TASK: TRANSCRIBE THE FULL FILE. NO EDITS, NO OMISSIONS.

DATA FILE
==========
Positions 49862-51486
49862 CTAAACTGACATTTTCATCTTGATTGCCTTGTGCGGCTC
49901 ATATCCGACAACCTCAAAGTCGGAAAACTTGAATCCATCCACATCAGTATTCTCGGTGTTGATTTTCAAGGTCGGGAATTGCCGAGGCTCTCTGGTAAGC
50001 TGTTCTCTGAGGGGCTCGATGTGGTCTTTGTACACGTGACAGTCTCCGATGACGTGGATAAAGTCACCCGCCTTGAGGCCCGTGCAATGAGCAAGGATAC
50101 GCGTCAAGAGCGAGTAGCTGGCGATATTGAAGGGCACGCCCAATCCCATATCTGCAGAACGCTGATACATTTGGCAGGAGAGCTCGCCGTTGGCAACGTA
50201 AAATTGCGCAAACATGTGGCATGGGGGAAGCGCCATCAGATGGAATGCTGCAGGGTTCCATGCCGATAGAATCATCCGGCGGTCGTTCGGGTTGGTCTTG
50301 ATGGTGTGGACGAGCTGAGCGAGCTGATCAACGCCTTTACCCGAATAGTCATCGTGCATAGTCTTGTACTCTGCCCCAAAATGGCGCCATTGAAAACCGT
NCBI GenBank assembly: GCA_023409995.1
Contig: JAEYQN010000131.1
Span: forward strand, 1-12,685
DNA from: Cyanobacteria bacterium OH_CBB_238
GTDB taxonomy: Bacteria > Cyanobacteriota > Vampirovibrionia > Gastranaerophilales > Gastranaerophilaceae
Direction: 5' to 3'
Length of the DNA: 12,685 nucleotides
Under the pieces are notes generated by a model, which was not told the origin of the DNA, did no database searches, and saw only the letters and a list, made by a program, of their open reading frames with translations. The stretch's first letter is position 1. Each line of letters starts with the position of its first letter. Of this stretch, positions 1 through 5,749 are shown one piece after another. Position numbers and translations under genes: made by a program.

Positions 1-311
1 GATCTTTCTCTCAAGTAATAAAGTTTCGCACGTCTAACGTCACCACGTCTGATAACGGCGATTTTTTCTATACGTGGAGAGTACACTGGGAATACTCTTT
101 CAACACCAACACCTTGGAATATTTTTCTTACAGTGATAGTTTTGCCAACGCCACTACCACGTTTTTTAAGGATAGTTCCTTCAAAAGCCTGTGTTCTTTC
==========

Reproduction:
Positions 49862-51486
49862 CTAAACTGACATTTTCATCTTGATTGCCTTGTGCGGCTC
49901 ATATCCGACAACCTCAAAGTCGGAAAACTTGAATCCATCCACATCAGTATTCTCGGTGTTGATTTTCAAGGTCGGGAATTGCCGAGGCTCTCTGGTAAGC
50001 TGTTCTCTGAGGGGCTCGATGTGGTCTTTGTACACGTGACAGTCTCCGATGACGTGGATAAAGTCACCCGCCTTGAGGCCCGTGCAATGAGCAAGGATAC
50101 GCGTCAAGAGCGAGTAGCTGGCGATATTGAAGGGCACGCCCAATCCCATATCTGCAGAACGCTGATACATTTGGCAGGAGAGCTCGCCGTTGGCAACGTA
50201 AAATTGCGCAAACATGTGGCATGGGGGAAGCGCCATCAGATGGAATGCTGCAGGGTTCCATGCCGATAGAATCATCCGGCGGTCGTTCGGGTTGGTCTTG
50301 ATGGTGTGGACGAGCTGAGCGAGCTGATCAACGCCTTTACCCGAATAGTCATCGTGCATAGTCTTGTACTCTGCCCCAAAATGGCGCCATTGAAAACCGT
NCBI GenBank assembly: GCA_023409995.1
Contig: JAEYQN010000131.1
Span: forward strand, 1-12,685
DNA from: Cyanobacteria bacterium OH_CBB_238
GTDB taxonomy: Bacteria > Cyanobacteriota > Vampirovibrionia > Gastranaerophilales > Gastranaerophilaceae
Direction: 5' to 3'
Length of the DNA: 12,685 nucleotides
Under the pieces are notes generated by a model, which was not told the origin of the DNA, did no database searches, and saw only the letters and a list, made by a program, of their open reading frames with translations. The stretch's first letter is position 1. Each line of letters starts with the position of its first letter. Of this stretch, positions 1 through 5,749 are shown one piece after another. Position numbers and translations under genes: made by a program.

Positions 1-311
1 GATCTTTCTCTCAAGTAATAAAGTTTCGCACGTCTAACGTCACCACGTCTGATAACGGCGATTTTTTCTATACGTGGAGAGTACACTGGGAATACTCTTT
101 CAACACCAACACCTTGGAATATTTTTCTTACAGTGATAGTTTTGCCAACGCCACTACCACGTTTTTTAAGGATAGTTCCTTCAAAAGCCTGTGTTCTTTC